Virginia’s DUI/DWI Penalties for Drivers Over 21

In Virginia, the Blood Alcohol Content (BAC) limit is set at 0.08%. Having a Virginia license inherently makes you agree to be tested if stopped by a law enforcement officer while driving. This is the law of “implied consent” and can be utilized by the officer to test you on the off chance that you are stopped on suspicion of driving under the influence of alcohol, either through a breathalyzer test or by a genuine blood test to check the BAC. Declining to take the chemical test will bring about your license being revoked for a year.

Infractions will be added to your driving record, and your license will be suspended or revoked if you are convicted of a DUI/DWI. The number of points you receive rely upon the seriousness of the offense and how many times you have been sentenced for it.

CONSEQUENCES AGAINST DUI/DWI FOR DRIVERS OVER 21:

If you are more than 21 years of age and are caught with BAC higher than the legal limit of 0.08%, you might be subjected to criminal consequences as well as administrative actions. If the DUI/DWI episode you are engaged with is subjected to criminal activity, it is advised that you connect with a DUI/DWI attorney as they are specialists at representing reckless driving and DUI/DWI cases and can offer you the best counsel.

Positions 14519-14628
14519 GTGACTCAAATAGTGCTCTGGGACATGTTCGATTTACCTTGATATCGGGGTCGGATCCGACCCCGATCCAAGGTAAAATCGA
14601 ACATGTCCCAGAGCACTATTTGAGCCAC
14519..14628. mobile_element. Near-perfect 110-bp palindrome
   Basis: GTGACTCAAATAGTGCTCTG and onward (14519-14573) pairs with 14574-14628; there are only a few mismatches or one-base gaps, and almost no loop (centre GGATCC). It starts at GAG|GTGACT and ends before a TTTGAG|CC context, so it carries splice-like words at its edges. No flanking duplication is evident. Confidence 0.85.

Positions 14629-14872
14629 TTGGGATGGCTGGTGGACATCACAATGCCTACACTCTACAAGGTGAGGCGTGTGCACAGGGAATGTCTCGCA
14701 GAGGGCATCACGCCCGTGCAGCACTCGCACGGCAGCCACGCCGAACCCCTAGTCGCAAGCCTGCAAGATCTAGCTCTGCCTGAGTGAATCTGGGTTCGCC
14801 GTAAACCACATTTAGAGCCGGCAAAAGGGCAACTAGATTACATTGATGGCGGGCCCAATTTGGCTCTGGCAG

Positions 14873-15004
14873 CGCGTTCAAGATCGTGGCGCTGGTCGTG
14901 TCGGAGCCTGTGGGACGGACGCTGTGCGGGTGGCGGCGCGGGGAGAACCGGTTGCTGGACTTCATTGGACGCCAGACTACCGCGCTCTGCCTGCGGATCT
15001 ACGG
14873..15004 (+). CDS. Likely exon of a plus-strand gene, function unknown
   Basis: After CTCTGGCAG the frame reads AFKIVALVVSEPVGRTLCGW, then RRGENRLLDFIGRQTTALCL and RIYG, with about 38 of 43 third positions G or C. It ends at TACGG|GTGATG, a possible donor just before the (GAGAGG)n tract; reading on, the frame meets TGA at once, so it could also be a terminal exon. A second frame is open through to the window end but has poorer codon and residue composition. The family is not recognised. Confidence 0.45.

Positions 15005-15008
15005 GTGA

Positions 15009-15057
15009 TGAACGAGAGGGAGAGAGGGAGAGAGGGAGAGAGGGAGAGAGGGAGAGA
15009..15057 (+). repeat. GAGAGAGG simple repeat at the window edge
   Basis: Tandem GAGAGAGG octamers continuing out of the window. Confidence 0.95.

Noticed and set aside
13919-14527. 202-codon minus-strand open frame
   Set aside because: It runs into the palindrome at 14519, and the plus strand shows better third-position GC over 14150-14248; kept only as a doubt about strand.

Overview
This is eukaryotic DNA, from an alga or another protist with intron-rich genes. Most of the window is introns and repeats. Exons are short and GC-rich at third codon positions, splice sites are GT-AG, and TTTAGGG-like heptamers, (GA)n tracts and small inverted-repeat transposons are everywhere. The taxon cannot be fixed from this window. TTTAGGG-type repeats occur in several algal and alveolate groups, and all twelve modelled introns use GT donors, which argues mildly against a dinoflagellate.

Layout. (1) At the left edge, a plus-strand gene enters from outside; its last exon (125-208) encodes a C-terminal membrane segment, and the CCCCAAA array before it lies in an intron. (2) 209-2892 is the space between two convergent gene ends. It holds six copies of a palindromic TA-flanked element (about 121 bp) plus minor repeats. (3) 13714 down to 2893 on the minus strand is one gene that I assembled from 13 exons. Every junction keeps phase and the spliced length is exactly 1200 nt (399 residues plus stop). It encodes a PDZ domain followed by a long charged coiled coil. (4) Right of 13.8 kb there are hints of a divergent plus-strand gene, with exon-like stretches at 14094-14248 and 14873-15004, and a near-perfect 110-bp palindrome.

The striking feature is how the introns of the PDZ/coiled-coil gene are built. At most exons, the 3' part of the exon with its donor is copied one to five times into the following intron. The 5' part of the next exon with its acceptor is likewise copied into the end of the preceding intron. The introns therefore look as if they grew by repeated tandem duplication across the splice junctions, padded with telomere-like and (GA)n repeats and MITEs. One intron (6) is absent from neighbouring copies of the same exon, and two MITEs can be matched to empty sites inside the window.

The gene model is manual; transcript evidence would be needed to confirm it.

The first offense results in a minimum $250 fine and a license suspension for a year. In any case, the court has the authorization to allow you Restricted Driving Privileges. If your BAC is more than 0.20%, you will likewise be imprisoned for at least 10 days.

The second offense carries a minimum fine of $500, a license suspension of three years and a correctional facility term of up to a year (with at least 20 days if the second offense is within five years of the first and 10 days if within 10 years). The sentencing court may give you Restricted Driving Privileges after a year if your conviction is inside five years and after four months if it is five to ten years after the first conviction.

The third offense or three offenses in ten years is dealt with as a Class 6 Felony and will bring about imprisonment for no less than a half year if the offense is inside five years of the past one and three months if it is five to ten years after the last such conviction. You are not qualified for bail if you have at least two offenses. There is additionally a minimum fine of $1000 and forfeiture of the vehicle if you are its only owner. You are likewise at risk to lose your driving privilege permanently.

The fourth or subsequent offense results in an obligatory minimum correctional facility sentence of one year in addition to other punishments.